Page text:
Today’s employment report from the Bureau of Labor Statistics – an additional 236,000 jobs in February with unemployment edging down to 7.7 percent – reveals an economy that keeps chugging along against rising headwinds. Most of the growth was in services, with manufacturing adding only a disappointing 14,000 jobs. Government continued to shed jobs, with education suffering the worst losses.
February’s numbers were better than the average job creation for the previous three months. But don’t break out the bubbly. We are still in a debilitating jobs recession. As these charts show, while corporate profits and the stock market are setting records, we still have 3 million fewer jobs than we had at the start of the recession. In a typical post-war recovery, the U.S. economy now would have had about 10 million more jobs than at the recession’s start.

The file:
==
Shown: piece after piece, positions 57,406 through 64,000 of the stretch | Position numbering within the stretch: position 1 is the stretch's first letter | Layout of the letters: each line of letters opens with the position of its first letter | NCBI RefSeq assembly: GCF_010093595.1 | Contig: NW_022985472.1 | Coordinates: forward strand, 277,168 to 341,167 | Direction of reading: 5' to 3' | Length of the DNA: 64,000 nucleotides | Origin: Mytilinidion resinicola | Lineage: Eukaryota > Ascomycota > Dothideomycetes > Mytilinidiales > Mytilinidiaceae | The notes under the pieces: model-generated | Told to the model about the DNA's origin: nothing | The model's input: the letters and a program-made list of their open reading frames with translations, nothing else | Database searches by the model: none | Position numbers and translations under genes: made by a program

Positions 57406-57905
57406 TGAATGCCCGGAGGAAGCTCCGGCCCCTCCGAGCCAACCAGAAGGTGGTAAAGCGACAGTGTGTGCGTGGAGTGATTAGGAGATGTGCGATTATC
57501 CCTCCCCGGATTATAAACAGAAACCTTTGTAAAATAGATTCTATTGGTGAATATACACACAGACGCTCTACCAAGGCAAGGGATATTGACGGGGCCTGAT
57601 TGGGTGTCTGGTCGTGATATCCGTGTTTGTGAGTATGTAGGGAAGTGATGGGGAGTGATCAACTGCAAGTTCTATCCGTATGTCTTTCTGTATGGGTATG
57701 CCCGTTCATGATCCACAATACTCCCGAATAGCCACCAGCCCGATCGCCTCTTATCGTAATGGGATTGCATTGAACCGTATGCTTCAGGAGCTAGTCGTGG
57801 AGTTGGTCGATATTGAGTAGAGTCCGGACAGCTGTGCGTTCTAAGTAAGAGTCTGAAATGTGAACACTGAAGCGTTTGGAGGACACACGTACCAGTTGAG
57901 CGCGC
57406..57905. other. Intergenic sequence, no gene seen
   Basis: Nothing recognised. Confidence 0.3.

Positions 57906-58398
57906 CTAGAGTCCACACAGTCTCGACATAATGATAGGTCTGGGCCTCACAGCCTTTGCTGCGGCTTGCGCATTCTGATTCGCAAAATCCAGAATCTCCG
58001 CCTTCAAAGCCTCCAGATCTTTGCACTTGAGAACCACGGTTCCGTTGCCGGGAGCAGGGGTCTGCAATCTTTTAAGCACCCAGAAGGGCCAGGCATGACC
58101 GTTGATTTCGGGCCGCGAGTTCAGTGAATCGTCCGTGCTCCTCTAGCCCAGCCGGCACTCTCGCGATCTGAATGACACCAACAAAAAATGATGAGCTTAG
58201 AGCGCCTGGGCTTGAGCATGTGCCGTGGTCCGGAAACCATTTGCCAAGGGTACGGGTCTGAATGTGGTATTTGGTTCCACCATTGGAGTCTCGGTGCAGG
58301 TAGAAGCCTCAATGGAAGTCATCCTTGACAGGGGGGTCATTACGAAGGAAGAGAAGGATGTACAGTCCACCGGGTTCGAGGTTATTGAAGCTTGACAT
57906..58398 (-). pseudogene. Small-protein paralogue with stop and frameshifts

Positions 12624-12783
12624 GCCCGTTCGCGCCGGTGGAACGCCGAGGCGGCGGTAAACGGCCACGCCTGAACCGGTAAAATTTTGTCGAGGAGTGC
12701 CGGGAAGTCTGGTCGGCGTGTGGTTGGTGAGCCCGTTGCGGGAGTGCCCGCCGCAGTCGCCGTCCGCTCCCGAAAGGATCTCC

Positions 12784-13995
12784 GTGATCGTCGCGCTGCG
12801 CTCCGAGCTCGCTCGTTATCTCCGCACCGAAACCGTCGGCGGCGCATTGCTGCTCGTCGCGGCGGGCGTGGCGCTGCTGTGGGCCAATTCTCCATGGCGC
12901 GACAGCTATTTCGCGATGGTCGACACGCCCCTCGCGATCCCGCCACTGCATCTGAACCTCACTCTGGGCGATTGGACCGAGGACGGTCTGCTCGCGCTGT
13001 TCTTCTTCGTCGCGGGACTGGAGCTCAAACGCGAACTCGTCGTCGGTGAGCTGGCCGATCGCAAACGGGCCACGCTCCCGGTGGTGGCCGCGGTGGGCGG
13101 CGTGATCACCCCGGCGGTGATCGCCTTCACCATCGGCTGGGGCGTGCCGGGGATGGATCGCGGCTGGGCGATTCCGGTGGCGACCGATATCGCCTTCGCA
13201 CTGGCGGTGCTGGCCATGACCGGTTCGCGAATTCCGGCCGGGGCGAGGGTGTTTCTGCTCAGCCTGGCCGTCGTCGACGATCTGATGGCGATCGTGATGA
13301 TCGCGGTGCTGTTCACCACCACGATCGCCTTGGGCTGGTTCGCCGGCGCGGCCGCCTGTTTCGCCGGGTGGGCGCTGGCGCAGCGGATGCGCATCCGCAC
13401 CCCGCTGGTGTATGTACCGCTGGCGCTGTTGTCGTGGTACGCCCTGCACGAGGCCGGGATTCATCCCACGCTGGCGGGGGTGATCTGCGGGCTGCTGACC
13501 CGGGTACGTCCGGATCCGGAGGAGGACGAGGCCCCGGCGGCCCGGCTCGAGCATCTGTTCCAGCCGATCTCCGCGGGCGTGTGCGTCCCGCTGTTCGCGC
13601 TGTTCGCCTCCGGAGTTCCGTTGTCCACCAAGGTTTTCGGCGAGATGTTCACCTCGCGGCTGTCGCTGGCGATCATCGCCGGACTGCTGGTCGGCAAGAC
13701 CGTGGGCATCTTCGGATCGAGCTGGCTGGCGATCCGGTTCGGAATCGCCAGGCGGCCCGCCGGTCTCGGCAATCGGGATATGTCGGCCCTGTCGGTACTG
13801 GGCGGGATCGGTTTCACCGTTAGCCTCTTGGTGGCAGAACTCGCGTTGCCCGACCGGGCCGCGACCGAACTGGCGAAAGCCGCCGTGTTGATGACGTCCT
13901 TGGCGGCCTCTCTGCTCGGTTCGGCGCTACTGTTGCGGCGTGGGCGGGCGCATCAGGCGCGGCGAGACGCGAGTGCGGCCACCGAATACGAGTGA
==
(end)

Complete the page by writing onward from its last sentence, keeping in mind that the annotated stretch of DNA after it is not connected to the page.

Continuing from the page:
The BLS statistics reflect this gloomy reality. There are still more than 20 million people in need of full-time work. Of those, 40.2 percent remain long-term unemployed (jobless for 27 weeks or more). February’s job growth did not budge the low employment-population ratio of 58.6 percent. At 13.8 percent, African-American unemployment remains more than twice the level of that of whites.
And this economy is facing harsher conditions ahead. The disruptions caused by the cuts in government spending are yet to be felt. Europe’s recession and divisions are deepening. While Japan has turned against austerity, the declining yen will impact our trade balance. China’s tightening is likely to lead to more aggressive export expansion.
Working families are still suffering a contained recession. Washington keeps pulling in two directions, with the extraordinary efforts of the Federal Reserve to prop up the economy undermined by the spending cuts and tax hikes passed by the Congress. With one oar pushing expansion and the other contraction, the economy is likely to remain adrift.